In Chaos in Electric Drive Systems: Analysis, Control and Application authors Chau and Wang systematically introduce an emerging technology of electrical engineering that bridges abstract chaos theory and practical electric drives. The authors consolidate all important information in this interdisciplinary technology, including the fundamental concepts, mathematical modeling, theoretical analysis, computer simulation, and hardware implementation. The book provides comprehensive coverage of chaos in electric drive systems with three main parts: analysis, control and application. Corresponding drive systems range from the simplest to the latest types: DC, induction, synchronous reluctance, switched reluctance, and permanent magnet brushless drives.The first book to comprehensively treat chaos in electric drive systemsReviews chaos in various electrical engineering technologies and drive systemsPresents innovative approaches to stabilize and stimulate chaos in typical drivesDiscusses practical application of cha...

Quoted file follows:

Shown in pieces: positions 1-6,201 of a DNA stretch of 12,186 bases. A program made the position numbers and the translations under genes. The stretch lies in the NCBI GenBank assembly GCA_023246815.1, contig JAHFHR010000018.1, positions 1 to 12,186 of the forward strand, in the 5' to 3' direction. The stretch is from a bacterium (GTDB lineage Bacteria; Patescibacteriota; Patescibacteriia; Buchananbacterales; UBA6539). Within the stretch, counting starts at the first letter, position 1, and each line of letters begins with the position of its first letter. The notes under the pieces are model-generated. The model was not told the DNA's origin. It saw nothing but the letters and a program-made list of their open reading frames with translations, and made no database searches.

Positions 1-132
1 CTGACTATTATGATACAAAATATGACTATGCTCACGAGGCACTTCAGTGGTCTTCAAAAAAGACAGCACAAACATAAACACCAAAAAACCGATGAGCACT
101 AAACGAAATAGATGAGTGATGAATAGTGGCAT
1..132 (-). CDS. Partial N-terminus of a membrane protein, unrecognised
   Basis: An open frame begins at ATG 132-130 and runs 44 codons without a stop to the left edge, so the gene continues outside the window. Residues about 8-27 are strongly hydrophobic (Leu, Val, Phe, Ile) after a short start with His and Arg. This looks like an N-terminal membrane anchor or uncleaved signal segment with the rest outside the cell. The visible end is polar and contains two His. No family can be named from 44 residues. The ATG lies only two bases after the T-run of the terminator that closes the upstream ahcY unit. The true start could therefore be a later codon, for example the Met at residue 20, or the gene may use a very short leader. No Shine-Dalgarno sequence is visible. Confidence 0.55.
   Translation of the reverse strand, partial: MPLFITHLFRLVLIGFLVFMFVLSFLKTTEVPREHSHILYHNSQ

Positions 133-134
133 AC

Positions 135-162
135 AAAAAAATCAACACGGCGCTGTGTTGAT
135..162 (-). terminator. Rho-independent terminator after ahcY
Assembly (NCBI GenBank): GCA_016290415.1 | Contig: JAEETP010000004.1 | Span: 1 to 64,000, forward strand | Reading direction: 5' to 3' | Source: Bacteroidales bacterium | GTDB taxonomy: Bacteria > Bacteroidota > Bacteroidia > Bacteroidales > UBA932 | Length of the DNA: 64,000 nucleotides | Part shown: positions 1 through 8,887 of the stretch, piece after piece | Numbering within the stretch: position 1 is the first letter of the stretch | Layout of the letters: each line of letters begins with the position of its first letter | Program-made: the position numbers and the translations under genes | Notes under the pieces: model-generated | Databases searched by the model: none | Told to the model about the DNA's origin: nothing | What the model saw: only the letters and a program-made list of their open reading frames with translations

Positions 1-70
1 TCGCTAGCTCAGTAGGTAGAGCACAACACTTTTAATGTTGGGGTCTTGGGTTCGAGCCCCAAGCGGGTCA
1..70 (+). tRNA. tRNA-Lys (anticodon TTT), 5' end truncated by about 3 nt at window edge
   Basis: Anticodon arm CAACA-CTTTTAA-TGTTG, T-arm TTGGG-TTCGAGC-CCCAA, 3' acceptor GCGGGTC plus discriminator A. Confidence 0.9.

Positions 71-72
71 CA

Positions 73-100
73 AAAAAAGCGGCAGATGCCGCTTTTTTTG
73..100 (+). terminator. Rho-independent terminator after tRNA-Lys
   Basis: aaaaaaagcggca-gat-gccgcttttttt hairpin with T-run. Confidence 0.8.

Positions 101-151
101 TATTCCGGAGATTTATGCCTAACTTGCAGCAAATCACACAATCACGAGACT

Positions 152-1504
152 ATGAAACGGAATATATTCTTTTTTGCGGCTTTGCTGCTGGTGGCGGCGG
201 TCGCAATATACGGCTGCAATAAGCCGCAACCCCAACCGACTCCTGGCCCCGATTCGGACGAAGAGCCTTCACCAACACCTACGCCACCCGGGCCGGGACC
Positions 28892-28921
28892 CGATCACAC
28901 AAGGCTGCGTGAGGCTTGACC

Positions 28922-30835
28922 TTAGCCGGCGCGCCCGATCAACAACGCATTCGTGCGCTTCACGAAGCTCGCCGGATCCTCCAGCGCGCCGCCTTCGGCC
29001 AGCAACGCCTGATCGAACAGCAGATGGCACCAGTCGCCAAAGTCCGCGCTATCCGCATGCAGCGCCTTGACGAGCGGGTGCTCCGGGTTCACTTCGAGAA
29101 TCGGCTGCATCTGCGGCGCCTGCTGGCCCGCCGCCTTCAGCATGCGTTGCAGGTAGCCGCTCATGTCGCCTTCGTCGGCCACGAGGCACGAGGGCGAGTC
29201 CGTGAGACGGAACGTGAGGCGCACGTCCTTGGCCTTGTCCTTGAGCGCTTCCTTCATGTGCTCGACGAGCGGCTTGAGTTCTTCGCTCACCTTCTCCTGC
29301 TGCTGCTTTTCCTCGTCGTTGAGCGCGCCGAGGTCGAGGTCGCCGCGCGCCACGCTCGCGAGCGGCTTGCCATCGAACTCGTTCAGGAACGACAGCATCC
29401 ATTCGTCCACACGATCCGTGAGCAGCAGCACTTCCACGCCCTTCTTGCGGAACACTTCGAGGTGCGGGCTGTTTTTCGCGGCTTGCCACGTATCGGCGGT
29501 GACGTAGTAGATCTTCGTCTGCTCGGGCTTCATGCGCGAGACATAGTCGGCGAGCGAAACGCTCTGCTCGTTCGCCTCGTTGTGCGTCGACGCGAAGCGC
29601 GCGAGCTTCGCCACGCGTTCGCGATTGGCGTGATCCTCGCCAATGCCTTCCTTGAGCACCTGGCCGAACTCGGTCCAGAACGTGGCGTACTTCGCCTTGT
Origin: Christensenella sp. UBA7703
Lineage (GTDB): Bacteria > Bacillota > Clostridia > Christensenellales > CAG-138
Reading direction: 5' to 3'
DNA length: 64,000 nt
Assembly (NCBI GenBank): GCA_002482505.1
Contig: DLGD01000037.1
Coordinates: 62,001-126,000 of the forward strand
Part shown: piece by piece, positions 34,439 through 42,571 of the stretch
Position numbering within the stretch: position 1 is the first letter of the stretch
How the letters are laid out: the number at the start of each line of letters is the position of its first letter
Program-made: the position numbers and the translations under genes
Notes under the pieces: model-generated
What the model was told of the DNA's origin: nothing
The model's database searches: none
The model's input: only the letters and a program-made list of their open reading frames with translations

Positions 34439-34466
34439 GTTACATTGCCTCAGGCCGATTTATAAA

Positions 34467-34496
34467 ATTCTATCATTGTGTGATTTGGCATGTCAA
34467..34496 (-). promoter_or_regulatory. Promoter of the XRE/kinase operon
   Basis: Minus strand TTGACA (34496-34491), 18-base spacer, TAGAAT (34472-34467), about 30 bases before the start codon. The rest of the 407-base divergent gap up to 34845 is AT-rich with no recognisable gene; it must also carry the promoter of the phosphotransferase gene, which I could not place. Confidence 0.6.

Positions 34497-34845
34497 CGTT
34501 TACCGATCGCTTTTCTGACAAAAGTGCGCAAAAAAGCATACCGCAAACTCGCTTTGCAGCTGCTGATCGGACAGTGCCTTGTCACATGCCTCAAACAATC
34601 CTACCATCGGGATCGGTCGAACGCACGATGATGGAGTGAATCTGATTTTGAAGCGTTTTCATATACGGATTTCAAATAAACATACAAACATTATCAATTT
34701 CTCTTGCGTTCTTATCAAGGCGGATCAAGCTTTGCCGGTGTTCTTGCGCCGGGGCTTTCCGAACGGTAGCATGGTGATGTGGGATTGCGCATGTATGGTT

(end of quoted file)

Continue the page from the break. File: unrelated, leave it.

1. Optomechanically induced stochastic resonance and chaos transfer between optical fields

    Science.gov (United States)

    Monifi, Faraz; Zhang, Jing; Özdemir, Şahin Kaya; Peng, Bo; Liu, Yu-Xi; Bo, Fang; Nori, Franco; Yang, Lan

    2016-06-01